Where subtropical plants flourish at 53.3° North latitude
This website is dedicated to the memories of David Robinson (1928-2004) and Muriel Robinson (1929-2016).
The Robinson Garden at Earlscliffe is on the Howth peninsula just north of Dublin city at a latitude of 53.3º N. This means that it is further north than Newfoundland and on the same latitude as Manchester in England, Hamburg in Germany, the southern part of the Hudson Bay and Edmonton in Canada and Minsk in Russia. Yet despite being much nearer to the north pole than to the equator, bananas, tree ferns, South African Erica and a range of palms flourish outside without any winter protection.
This is not simply the result of skilled plantsmanship but owes a lot to the unusually favourable microclimate. The garden slopes to the south and benefits by being close to the sea and also from the 180 metre high Hill of Howth on its northern side. With the advantage of the warm current from the Gulf of Mexico almost encircling Howth, it seems that the peninsula can grow a wider range of plants than any other place of similar latitude.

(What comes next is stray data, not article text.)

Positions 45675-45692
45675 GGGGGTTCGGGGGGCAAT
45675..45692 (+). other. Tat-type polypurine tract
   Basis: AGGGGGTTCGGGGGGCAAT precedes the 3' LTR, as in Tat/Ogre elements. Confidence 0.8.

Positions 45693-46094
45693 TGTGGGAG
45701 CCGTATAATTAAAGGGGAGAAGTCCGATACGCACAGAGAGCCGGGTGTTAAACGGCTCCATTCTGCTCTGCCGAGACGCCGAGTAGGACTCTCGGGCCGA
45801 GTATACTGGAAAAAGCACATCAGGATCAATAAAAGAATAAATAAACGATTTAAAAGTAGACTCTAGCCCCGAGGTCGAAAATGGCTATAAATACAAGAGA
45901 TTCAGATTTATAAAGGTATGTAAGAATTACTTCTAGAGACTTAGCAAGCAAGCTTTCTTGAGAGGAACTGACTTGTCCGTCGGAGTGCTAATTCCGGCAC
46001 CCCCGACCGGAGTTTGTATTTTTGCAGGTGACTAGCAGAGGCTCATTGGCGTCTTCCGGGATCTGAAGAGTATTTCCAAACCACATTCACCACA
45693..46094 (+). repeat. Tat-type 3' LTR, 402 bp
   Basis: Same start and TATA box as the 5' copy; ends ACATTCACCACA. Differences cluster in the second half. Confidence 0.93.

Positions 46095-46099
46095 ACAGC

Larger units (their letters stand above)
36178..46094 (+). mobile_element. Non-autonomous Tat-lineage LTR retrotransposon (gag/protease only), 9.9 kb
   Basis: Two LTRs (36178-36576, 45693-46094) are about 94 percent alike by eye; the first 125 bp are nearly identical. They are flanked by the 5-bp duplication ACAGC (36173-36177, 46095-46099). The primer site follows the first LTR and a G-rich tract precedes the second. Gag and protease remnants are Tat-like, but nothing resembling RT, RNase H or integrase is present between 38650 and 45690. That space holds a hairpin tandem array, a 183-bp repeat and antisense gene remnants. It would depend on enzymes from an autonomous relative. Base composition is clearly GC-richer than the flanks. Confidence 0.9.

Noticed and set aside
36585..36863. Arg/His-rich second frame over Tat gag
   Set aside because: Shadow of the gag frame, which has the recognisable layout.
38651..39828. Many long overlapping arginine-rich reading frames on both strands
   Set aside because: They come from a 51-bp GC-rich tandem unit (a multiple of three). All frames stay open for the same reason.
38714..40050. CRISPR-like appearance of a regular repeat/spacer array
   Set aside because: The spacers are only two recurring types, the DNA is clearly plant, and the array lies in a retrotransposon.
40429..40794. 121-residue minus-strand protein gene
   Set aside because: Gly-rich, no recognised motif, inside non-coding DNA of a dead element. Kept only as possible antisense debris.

Advantage is taken of the auspicious situation to test the climatic hardiness of plants from all five continents. No plants are protected artificially even in the coldest weather so that realistic information on hardiness can be obtained.
The Earlscliffe house itself been owned by an variety of people with links to a number of episodes and events in Irish and world history.
This site is often updated to include both scientific data and information for the general enthusiast. If there is anything in particular that you would like to see in greater detail, please contact .
Please note that the garden is not currently open to the public and there will be no formal garden tours around Earlscliffe in the foreseeable future. For further details, please contact
- Created our first video on YouTube (see above)!
We welcome your feedback on either the Robinson Garden at Earlscliffe or on this web site. Please contact ..